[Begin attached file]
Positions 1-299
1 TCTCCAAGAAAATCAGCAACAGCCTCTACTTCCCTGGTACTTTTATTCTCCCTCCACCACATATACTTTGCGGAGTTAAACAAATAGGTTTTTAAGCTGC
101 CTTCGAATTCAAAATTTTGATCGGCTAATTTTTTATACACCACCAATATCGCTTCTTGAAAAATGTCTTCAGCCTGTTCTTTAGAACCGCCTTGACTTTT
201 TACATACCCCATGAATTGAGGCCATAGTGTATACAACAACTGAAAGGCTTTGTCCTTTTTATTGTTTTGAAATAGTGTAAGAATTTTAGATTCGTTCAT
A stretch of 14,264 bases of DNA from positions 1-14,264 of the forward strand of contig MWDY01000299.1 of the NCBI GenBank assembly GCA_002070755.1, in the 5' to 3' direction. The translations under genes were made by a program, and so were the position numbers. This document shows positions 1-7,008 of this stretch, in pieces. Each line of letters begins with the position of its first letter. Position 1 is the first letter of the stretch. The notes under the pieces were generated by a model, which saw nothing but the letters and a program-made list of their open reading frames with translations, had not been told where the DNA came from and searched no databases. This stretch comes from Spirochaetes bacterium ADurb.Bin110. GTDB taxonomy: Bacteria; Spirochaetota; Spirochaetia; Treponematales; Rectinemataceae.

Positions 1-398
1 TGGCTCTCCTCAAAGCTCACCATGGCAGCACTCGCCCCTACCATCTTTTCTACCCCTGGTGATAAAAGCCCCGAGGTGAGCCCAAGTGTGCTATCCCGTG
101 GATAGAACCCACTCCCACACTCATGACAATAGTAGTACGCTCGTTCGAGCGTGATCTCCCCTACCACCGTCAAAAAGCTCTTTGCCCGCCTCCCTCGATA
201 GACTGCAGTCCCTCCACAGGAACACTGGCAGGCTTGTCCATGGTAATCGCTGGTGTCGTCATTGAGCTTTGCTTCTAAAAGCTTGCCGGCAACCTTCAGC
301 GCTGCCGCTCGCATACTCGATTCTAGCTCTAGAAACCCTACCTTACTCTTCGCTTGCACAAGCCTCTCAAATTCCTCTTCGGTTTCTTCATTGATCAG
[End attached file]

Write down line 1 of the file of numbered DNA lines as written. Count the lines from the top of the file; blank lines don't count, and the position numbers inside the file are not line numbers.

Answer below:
Positions 1-299